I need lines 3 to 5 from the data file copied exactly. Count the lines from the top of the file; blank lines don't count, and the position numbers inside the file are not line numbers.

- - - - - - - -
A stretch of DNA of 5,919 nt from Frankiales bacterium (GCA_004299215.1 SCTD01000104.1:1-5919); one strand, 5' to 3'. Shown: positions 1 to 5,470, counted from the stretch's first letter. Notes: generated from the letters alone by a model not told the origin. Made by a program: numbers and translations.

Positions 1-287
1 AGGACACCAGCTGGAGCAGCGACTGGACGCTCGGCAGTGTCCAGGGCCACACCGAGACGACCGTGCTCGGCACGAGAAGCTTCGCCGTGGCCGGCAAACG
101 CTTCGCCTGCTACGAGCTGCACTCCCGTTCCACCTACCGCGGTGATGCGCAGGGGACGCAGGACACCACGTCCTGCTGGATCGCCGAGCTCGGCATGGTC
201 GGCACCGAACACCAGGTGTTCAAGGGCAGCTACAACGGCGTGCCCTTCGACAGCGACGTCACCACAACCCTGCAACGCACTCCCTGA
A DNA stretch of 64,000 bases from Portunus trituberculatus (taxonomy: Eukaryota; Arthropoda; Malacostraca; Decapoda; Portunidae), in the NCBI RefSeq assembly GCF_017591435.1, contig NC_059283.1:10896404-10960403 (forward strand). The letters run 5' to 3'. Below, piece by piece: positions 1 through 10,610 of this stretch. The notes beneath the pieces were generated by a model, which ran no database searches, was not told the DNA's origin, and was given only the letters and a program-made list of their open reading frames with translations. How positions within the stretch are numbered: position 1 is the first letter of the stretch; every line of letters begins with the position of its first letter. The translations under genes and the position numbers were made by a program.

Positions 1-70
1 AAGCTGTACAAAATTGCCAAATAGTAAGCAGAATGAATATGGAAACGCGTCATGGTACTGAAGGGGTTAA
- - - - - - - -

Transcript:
1 AGGACACCAGCTGGAGCAGCGACTGGACGCTCGGCAGTGTCCAGGGCCACACCGAGACGACCGTGCTCGGCACGAGAAGCTTCGCCGTGGCCGGCAAACG
101 CTTCGCCTGCTACGAGCTGCACTCCCGTTCCACCTACCGCGGTGATGCGCAGGGGACGCAGGACACCACGTCCTGCTGGATCGCCGAGCTCGGCATGGTC
201 GGCACCGAACACCAGGTGTTCAAGGGCAGCTACAACGGCGTGCCCTTCGACAGCGACGTCACCACAACCCTGCAACGCACTCCCTGA